Mental Health and Sexual Risk Behaviors Among Social Networks of Young Tanzanian Men Public Deposited

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  • March 20, 2019
  • Hill, Lauren
    • Affiliation: Gillings School of Global Public Health, Department of Health Behavior
  • Background: Young men are important targets in HIV prevention in Tanzania and throughout sub-Saharan Africa. Anxiety and depression are common among youth and may be important predictors of HIV risk behaviors. Evidence of these relationships in high-risk populations is needed, as is understanding of how normative and supportive elements of the social environment might be leveraged to buffer the risk posed by poor mental health. Methods: I conducted two studies using baseline and one-year follow-up data from 1113 sexually active male participants in an ongoing HIV and intimate partner violence prevention trial taking place among 59 social groups known as “camps” in Dar es Salaam, Tanzania. In the first study, I assessed the relationship between mental health (anxiety, depression) and sexual risk behaviors (condom use, concurrency) using multilevel modeling. In the second study, I built upon these models to test the moderating role of sexual behavior norms, camp network social cohesion, and men’s network centrality in the relationship between mental health and sexual risk behaviors. I further assessed peer behavioral influence in men’s camp friendship networks using quadratic assignment procedures. Results: Both anxiety and depression were independently associated with concurrency but only depression was independently associated with condom use. In the second study, changes in perceived descriptive norms were associated with both condom use and concurrency, perceived injunctive norms were associated with concurrency, and direct encouragement was associated with condom use. Changes in condom use norms (perceived descriptive norms and encouragement) moderated the relationship between changes in anxiety symptoms and condom use such that the negative relationship was amplified with worsening norms for condom use, and attenuated by improving norms for condom use. Network centrality and cohesion were not significantly related to sexual risk, nor did they interact with anxiety or depression in relation to sexual risk. Conclusions: The results of this dissertation indicate the importance of screening and providing treatment for depression and anxiety in high HIV-prevalence contexts, and the need to develop effective HIV prevention interventions targeting young men living with anxiety and depression. Such interventions may benefit from the combination of norms-based and mental health promotion approaches.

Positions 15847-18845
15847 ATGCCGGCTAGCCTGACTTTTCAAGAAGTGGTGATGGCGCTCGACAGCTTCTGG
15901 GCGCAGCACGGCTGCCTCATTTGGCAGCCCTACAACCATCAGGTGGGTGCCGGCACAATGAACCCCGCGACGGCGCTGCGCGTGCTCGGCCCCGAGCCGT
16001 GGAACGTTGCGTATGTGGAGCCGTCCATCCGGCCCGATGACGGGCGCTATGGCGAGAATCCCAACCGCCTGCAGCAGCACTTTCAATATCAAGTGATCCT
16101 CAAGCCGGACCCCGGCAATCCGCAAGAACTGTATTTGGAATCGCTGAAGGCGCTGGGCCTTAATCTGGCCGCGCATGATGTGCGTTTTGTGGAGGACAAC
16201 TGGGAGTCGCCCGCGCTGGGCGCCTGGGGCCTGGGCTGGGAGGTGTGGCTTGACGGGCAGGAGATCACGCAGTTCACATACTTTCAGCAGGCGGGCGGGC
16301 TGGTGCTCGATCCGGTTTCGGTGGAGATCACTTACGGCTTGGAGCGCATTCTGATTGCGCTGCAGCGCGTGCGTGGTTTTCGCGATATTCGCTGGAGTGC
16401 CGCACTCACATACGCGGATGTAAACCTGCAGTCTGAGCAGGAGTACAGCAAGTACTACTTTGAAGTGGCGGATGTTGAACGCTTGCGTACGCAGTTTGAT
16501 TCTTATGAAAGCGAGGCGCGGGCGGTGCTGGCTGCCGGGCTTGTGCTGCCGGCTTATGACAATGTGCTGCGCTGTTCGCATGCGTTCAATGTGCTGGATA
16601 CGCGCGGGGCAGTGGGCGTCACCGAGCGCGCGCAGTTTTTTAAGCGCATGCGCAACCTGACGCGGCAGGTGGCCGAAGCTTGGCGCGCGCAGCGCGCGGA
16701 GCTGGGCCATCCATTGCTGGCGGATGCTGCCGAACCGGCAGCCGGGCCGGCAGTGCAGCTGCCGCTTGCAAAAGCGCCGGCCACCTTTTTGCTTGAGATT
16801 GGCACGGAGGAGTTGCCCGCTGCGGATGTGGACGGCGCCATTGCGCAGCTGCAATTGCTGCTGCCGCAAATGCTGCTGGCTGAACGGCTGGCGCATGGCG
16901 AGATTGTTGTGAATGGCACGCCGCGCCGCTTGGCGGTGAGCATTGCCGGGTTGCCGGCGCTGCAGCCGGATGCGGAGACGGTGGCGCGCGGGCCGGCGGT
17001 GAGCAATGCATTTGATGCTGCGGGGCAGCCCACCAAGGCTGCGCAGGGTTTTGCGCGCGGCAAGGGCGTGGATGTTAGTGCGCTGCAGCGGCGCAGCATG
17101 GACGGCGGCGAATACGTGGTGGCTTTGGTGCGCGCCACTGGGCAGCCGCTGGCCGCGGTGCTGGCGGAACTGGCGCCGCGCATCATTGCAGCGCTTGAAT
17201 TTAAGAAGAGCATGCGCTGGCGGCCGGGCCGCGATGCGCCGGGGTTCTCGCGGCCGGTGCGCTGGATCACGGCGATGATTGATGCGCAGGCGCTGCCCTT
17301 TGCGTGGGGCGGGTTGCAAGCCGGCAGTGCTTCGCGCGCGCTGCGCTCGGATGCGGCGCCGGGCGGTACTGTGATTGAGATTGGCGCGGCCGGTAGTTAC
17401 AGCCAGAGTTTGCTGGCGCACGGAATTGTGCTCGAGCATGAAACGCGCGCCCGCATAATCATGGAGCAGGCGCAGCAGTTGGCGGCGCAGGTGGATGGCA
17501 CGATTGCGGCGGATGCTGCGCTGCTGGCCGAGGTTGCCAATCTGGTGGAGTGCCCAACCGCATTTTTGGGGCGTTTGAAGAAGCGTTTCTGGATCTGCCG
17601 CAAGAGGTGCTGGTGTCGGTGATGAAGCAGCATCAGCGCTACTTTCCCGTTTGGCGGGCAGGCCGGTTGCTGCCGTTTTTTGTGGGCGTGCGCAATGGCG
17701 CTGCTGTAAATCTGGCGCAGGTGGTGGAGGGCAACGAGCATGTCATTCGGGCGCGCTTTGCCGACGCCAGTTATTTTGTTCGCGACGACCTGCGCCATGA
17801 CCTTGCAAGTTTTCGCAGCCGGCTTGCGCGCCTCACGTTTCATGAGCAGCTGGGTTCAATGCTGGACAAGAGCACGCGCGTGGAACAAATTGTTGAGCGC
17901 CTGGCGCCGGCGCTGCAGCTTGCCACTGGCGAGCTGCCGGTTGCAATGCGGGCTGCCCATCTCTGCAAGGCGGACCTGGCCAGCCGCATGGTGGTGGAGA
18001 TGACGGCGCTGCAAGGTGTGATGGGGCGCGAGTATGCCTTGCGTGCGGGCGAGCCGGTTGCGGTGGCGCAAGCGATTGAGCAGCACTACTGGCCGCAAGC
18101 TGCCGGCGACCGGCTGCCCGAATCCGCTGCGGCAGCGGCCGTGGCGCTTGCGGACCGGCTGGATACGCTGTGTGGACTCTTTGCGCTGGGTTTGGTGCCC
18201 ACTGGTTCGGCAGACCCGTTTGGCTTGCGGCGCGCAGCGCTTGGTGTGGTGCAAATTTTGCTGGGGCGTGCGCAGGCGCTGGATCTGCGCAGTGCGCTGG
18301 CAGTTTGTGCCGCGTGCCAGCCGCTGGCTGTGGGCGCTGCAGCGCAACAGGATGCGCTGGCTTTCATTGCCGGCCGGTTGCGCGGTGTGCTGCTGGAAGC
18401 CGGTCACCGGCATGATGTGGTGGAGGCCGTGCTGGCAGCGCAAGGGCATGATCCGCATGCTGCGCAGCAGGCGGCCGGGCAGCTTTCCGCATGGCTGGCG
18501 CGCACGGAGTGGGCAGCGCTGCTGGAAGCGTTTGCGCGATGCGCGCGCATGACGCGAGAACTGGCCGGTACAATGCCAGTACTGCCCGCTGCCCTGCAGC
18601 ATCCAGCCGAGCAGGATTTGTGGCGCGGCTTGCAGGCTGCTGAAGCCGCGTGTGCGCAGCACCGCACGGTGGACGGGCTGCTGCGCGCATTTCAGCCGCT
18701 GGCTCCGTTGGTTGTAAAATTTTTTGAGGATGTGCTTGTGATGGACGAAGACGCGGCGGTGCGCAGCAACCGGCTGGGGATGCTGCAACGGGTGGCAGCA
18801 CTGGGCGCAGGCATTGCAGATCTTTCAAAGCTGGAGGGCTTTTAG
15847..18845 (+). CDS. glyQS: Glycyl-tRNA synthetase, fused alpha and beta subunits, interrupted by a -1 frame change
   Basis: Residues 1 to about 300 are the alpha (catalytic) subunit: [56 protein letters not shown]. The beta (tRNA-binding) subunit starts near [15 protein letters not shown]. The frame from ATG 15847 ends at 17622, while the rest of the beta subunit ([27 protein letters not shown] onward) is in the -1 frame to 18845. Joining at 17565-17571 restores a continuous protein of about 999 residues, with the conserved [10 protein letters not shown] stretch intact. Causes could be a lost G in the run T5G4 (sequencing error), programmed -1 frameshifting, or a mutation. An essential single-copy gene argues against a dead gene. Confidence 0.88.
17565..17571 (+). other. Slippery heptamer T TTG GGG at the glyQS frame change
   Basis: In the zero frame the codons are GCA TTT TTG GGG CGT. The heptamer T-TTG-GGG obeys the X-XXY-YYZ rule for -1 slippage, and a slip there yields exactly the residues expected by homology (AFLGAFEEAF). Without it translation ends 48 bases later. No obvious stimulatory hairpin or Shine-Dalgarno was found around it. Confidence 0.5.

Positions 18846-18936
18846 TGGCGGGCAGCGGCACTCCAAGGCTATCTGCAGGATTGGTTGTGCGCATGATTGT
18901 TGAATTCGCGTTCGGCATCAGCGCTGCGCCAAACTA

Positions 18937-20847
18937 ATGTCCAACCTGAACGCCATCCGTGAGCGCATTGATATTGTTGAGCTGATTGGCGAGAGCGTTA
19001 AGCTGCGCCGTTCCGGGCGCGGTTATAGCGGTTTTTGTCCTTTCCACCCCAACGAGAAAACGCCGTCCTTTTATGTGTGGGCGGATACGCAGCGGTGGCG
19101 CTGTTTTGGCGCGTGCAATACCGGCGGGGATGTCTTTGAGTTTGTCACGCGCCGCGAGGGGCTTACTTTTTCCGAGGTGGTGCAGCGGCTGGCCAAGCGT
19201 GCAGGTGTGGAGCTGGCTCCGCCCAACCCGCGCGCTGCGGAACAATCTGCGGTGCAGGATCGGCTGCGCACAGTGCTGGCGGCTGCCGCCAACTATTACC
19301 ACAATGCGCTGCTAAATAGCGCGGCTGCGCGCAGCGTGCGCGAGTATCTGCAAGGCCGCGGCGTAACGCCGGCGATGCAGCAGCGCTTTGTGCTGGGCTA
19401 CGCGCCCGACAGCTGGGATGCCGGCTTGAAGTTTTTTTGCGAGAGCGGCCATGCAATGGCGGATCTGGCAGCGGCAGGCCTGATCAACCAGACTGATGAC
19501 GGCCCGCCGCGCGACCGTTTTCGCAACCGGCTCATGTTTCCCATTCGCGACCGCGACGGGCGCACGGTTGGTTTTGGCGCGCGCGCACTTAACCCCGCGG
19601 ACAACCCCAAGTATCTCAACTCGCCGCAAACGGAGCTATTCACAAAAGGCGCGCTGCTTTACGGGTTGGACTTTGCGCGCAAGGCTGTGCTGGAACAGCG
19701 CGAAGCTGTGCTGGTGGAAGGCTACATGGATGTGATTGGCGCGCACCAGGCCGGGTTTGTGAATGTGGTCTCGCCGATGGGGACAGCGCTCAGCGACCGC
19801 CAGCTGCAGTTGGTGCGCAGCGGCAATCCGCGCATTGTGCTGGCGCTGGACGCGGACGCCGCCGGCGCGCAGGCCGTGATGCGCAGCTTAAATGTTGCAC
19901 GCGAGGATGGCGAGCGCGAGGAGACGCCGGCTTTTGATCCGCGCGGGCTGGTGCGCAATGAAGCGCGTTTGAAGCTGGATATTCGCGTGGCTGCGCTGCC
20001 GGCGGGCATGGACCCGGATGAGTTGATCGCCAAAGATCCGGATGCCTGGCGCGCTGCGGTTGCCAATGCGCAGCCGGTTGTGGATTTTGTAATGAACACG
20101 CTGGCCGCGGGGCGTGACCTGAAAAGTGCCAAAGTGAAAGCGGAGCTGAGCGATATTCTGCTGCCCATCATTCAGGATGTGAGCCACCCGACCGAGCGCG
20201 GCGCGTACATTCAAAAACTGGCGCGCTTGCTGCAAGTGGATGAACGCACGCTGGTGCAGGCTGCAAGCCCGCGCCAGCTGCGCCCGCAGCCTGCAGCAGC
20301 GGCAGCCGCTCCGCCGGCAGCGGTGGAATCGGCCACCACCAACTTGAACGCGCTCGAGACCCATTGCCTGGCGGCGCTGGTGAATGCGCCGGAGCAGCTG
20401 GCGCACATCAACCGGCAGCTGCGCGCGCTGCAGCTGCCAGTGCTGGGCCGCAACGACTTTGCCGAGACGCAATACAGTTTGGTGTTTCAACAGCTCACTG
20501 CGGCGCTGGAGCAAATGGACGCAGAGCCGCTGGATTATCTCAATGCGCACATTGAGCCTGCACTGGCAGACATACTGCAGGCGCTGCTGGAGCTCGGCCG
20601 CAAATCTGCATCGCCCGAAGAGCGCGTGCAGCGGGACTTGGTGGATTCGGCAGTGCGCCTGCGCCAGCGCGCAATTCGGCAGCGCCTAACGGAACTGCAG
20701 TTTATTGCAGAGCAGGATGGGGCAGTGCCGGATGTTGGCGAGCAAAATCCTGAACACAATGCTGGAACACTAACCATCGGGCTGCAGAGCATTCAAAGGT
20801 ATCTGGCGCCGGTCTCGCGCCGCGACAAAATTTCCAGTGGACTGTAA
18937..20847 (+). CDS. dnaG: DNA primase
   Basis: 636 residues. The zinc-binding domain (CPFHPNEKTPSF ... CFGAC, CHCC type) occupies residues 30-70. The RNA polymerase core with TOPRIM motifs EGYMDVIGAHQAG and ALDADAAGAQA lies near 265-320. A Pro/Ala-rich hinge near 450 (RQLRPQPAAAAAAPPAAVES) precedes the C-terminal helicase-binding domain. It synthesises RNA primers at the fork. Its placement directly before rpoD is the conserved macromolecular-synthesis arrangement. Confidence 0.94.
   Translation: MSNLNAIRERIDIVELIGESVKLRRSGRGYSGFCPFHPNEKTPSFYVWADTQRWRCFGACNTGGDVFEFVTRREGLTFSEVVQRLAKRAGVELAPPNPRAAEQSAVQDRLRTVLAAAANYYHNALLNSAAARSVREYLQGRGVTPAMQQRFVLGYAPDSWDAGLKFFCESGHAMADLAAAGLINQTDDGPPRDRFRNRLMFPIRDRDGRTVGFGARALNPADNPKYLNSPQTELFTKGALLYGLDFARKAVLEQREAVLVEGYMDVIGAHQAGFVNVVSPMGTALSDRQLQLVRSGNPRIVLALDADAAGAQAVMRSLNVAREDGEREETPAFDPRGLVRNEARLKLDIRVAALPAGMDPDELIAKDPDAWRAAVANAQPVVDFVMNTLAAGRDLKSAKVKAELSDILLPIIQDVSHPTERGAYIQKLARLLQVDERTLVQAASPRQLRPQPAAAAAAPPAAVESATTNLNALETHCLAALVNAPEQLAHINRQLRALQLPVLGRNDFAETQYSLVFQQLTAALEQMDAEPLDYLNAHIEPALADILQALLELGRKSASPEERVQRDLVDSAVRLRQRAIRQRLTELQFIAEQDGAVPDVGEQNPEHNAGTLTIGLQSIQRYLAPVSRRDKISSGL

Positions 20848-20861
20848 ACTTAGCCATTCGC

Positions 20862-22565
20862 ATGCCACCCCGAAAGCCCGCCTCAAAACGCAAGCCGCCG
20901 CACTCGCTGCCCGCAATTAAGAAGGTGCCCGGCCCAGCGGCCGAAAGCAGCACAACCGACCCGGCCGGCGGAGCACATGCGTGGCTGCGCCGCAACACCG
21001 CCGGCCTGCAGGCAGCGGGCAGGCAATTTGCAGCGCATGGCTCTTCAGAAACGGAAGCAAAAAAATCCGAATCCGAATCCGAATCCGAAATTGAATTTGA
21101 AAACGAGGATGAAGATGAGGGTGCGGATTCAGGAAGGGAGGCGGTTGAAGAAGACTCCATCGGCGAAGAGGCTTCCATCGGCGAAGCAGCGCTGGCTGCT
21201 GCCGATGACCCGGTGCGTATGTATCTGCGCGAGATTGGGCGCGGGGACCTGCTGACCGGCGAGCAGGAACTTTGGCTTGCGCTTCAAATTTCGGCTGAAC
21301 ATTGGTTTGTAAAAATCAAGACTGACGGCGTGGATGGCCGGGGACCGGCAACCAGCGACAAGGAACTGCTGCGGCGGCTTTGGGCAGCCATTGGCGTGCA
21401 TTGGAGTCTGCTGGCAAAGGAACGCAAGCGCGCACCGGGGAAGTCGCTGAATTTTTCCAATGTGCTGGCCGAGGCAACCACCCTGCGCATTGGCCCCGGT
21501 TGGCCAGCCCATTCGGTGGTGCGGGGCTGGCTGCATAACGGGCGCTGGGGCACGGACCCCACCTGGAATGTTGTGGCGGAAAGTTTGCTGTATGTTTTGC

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  • In Copyright
  • Pence, Brian
  • Gottfredson, Nisha
  • Go, Vivian
  • Moody, James
  • Maman, Suzanne
  • Doctor of Philosophy
Degree granting institution
  • University of North Carolina at Chapel Hill Graduate School
Graduation year
  • 2017

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